[sword-devel] Locale differences

Greg Hellings greg.hellings at gmail.com
Mon Sep 10 12:44:30 MST 2012

Just wanted to note here some differences between Xiphos and BibleTime
locale handling.

I'm working with a new, minority language translation. The language is
Takwane with the language code abbreviation "tke". I have successfully
created a module which has the conf file entry "Lang=tke" and began to
note some oddities about locale handling. For ease of reading further,
"Wambeela" is the Takwane name for Genesis and "1. Mose" is how the
book name appears in our German locale.

In Xiphos, when I start the application with my default locale of
LANG=en_US.UTF-8 and open the Takwane module, the application properly
understands only the English names of books and ignores the Takwane.
That is, I can type in "Genesis 2:1" and be properly navigated to that
position but entering "Wambeela 2:1" causes the application to ignore
my input. To test, I started the application with LANG=de, and I could
type EITHER "Genesis 2:1" or "1. Mose 2:1" and I would navigate to the
appropriate passage. If I started the application with LANG=tke I
could enter either "Genesis" or "Wambeela". Thus, Xiphos ignores the
Lang setting on the module and only understands the LANG environment

In BibleTime I started the application with my en_US.UTF-8 locale and
opened the Takwane module. Here, the module understood both "Genesis"
and "Wambeela". Setting LANG=de and restarting the application causes
it to still understand "Genesis" and "Wambeela" but it can't grasp "1.
Mose" and instead punts me to "Rev 1:1" for a parsing error.

Appears to ignore the LANG variable, but cannot parse the module's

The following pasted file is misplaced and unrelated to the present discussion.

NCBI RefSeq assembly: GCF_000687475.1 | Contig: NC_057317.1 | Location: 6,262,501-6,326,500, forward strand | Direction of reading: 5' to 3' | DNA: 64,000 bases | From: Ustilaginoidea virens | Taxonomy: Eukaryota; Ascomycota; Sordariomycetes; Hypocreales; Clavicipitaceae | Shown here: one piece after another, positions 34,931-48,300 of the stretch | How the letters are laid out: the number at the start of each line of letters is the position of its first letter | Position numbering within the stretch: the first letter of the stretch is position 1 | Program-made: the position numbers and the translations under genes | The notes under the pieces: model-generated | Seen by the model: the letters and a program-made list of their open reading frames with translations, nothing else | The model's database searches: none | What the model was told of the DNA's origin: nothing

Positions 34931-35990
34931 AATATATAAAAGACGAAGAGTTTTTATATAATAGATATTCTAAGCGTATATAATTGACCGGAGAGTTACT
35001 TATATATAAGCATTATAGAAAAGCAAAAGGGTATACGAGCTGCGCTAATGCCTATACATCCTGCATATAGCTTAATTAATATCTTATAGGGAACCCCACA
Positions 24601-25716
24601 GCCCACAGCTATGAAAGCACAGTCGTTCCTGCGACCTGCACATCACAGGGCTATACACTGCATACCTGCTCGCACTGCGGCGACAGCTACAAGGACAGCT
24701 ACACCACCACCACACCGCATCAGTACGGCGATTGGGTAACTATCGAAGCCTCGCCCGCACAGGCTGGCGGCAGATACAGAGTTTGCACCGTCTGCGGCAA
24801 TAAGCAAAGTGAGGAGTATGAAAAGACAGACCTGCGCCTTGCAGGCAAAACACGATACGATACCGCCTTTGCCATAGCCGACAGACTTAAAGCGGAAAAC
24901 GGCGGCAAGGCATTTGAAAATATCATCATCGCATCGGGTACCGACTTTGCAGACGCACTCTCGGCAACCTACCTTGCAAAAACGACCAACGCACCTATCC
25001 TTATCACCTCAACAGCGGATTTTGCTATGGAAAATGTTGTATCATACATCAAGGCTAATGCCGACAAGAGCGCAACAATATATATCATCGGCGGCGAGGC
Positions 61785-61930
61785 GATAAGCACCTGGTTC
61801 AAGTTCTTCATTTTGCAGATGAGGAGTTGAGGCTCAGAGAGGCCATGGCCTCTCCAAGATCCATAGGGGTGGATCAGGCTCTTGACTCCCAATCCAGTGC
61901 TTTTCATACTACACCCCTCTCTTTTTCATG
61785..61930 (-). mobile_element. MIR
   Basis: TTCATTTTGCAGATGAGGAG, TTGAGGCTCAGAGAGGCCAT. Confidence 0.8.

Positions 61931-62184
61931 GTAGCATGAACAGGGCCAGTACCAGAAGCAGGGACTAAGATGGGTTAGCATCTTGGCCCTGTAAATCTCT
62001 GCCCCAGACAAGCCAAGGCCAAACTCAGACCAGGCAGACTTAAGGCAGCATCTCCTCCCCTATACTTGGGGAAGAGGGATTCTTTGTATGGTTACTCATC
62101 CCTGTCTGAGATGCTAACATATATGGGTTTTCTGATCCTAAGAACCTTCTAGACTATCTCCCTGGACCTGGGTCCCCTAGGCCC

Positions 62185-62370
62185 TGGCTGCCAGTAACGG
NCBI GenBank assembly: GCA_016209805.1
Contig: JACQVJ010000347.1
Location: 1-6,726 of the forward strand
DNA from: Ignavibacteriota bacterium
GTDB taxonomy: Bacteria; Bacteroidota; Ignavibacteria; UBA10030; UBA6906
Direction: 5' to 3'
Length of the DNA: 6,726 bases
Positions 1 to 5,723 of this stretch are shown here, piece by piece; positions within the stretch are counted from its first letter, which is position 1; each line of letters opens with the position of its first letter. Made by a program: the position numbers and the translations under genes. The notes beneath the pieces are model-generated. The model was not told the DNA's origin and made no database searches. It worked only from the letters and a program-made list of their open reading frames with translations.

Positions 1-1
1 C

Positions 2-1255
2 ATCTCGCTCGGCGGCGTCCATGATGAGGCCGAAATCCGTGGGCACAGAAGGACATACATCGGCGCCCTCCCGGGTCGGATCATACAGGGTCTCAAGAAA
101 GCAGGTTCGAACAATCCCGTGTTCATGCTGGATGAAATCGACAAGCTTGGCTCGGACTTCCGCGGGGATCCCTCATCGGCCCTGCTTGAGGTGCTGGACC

address without using the "-l tke" switch.

So it appears that the engine will always comprehend English book
names and that BibleTime is somehow honoring the module's Lang setting
but ignoring its own UI setting while Xiphos is honoring the
UI/environment setting but ignoring the module's Lang setting.

I just wanted to put that out here, so there is a record of it and so
developers for either app can think about the UX they want. In the
case of Takwane, since neither application has a Takwane locale it is
likely the users will try for Portugese in the application's UI but
will still want to type their native Takwane book names. This makes
Xiphos' UX undesirable as it only understands English and whatever
locale the UI is in. But presumably a user might want to open a module
in a different language and still be able to use their native locale
(like us English speakers are probably used to doing since the engine
appears to understand English all the time). This makes BibleTime's UX
bad because it seems to ignore the UI's locale.

I'm unsure of a path to take when recommending an application to the
translators for testing because of this. Both situations could be
awkward, unless they eventually decide it is worth the effort to
translate the UI itself into Takwane.


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